The women’s rowing team began its spring season last Saturday with a sweeping win over rivals Syracuse, Rutgers and Boston University. The Red competed in and won all of its events, including the 1st Varsity 8, the 2nd Varsity 8, the Varsity 4, and the 3rd Varsity 8 events.
“Our goal was to go as fast as we can possibly go,” said senior captain Stephanie Lohberg. “Every boat really did what they were supposed to do.”
Cornell began the day by competing against Rutgers, while Syracuse squared off against BU. As part of the meet’s “double duel” format, after those races were finished, the winning teams competed in a final race, while the losing teams competed in a consolation one.
The Red began the race against Rutgers in the 1V8, finishing with a time of 6:55.7 compared to Rutgers’ 7:10.2. The Red moved on to face BU in the final, where it defeated the Terriers by about nine seconds at a time of 6:46.2.
In the 2V8 race, the Red defeated Rutgers to move on to the final, where it faced familiar rival Syracuse. Cornell continued on to dominate the Orange, logging a time of 6:57.1 and beating the host team by approximately 12 seconds.
Cornell would continue on to face and defeat Syracuse in the rest of its final races, going 7:48.4 to Syracuse’s 8:06.4 in the V4 event and 7:14.7 to Syracuse’s 7:21.9 in the 3V8 event. In both of these events, the Red raced with an additional team that competed in the consolation races. Cornell won both consolation matches, in the V4 event with 7:55.6 and 7:25.4 respectively.
This weekend was a fruitful indicator for the Red’s future performance, as Syracuse has historically been both a dominant and key rival of the Red. In all races, but the 1V8 race where it matched up against BU, Cornell defeated Syracuse in the final race by a comfortable margin.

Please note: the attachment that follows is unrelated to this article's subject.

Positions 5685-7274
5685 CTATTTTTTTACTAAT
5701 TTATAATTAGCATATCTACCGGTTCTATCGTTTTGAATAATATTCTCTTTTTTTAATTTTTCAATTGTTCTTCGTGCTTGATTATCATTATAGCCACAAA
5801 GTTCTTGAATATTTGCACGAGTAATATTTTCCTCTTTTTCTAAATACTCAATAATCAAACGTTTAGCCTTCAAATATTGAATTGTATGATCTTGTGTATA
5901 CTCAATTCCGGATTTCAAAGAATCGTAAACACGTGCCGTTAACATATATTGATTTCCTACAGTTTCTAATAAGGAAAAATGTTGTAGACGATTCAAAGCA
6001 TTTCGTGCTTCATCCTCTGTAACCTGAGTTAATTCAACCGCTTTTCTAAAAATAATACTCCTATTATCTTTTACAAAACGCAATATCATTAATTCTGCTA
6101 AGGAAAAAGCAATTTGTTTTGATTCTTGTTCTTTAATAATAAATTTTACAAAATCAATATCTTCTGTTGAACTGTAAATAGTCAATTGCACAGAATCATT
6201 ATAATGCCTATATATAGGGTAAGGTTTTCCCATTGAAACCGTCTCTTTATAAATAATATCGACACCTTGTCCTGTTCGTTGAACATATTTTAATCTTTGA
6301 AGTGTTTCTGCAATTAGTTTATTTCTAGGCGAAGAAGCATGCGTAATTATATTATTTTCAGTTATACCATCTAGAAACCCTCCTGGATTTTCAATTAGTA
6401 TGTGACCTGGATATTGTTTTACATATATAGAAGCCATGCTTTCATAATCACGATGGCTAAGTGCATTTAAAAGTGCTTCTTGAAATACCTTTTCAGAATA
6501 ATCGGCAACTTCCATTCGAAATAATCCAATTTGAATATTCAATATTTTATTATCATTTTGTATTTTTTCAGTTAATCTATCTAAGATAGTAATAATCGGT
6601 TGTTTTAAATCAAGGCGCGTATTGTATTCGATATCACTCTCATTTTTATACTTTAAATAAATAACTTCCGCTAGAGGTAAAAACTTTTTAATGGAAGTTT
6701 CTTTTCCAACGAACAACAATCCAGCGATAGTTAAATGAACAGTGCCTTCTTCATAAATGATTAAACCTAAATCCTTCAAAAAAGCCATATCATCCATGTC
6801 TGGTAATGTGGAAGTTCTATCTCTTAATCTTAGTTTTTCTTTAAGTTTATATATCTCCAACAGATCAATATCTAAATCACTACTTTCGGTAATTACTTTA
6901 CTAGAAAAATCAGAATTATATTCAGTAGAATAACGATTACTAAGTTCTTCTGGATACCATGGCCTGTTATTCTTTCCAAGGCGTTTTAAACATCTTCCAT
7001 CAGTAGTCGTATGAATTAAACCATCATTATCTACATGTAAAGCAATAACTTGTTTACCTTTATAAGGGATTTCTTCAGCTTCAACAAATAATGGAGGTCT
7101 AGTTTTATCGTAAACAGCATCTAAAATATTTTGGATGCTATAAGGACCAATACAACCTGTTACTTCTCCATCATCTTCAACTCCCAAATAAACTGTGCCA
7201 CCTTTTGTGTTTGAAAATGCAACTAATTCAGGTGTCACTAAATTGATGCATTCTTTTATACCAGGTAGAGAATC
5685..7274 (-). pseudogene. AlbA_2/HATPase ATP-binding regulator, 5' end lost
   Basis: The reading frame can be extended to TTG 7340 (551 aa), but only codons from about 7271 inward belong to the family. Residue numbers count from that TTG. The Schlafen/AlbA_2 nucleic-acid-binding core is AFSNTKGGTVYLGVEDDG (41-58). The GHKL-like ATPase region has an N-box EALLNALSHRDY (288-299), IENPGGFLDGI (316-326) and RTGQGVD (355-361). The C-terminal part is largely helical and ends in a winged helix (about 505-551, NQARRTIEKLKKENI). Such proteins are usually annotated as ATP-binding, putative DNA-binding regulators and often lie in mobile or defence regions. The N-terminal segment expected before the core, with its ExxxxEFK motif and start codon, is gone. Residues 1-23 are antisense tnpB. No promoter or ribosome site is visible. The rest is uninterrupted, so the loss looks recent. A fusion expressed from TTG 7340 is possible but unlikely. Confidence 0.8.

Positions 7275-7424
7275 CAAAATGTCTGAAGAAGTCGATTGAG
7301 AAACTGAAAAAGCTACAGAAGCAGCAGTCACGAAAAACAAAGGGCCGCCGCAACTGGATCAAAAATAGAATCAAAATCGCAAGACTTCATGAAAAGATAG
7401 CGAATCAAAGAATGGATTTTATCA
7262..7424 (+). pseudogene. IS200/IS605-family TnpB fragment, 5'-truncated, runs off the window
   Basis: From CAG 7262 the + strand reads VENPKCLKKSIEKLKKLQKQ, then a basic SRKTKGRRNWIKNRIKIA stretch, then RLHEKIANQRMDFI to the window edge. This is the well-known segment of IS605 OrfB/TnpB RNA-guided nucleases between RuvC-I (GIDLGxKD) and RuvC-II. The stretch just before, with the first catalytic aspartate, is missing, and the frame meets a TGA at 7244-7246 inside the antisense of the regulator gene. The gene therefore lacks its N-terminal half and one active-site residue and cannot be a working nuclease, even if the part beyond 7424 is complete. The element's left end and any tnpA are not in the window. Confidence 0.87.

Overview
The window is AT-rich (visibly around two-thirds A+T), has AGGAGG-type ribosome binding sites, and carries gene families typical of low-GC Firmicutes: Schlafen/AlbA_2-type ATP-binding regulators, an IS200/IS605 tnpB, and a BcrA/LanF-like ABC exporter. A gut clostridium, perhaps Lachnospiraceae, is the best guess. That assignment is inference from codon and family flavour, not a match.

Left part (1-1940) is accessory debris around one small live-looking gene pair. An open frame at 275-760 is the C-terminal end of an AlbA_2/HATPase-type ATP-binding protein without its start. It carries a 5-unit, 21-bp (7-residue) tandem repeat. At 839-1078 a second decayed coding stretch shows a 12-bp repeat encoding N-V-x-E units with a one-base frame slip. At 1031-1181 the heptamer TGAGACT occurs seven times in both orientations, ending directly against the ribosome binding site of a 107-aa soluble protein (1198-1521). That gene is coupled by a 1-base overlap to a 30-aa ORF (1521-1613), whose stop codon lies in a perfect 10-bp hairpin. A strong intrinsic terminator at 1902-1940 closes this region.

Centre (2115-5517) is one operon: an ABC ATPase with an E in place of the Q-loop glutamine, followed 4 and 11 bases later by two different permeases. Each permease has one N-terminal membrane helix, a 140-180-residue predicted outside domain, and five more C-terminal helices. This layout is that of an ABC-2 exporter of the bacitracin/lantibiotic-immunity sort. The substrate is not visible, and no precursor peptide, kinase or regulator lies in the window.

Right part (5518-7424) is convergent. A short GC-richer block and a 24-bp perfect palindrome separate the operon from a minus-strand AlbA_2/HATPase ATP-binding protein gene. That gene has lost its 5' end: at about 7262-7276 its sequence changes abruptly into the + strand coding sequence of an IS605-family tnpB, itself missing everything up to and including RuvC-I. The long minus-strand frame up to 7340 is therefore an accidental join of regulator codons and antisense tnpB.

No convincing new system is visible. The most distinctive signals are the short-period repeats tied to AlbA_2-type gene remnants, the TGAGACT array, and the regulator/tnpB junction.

“We didn’t really know what the margins were going to be,” Lohberg said. “It was a pleasant surprise that we won by the margin we did.”
According to senior captain Margaret Cook, the Red came into the match with the goal of winning every race — a goal predicated on rigorous physical and technical preparation throughout the fall and winter seasons. Cook cited Saturday’s results as proof of the team’s dedication to hard work in the offseason and determination to win every race while inseason.
“Preseason went really well,” Cook said. “It had a big technical focus, which I think is really paying off.”
Cornell’s overall goal for the season is to qualify for the NCAA tournament — either by winning the Ivy League Championships or finishing in a strong stand at the end of the regular season to be invited as one of the 11 “at-large” teams. Its sweeping win against Syracuse on Saturday will certainly help, but Cornell will still have to prove itself against the other Ivy League teams throughout the rest of the season.
Looking ahead to this weekend, the Red will compete against Princeton, a team that Cornell has competed against annually for the past 35 years, and has been defeated only once.
“This weekend will tell us more about how we’ll compete against the Ivy League,” Cook said. “We’re confident that we can be one of the fastest teams in the Ivy League this year.”
Original Author: Alex Gatto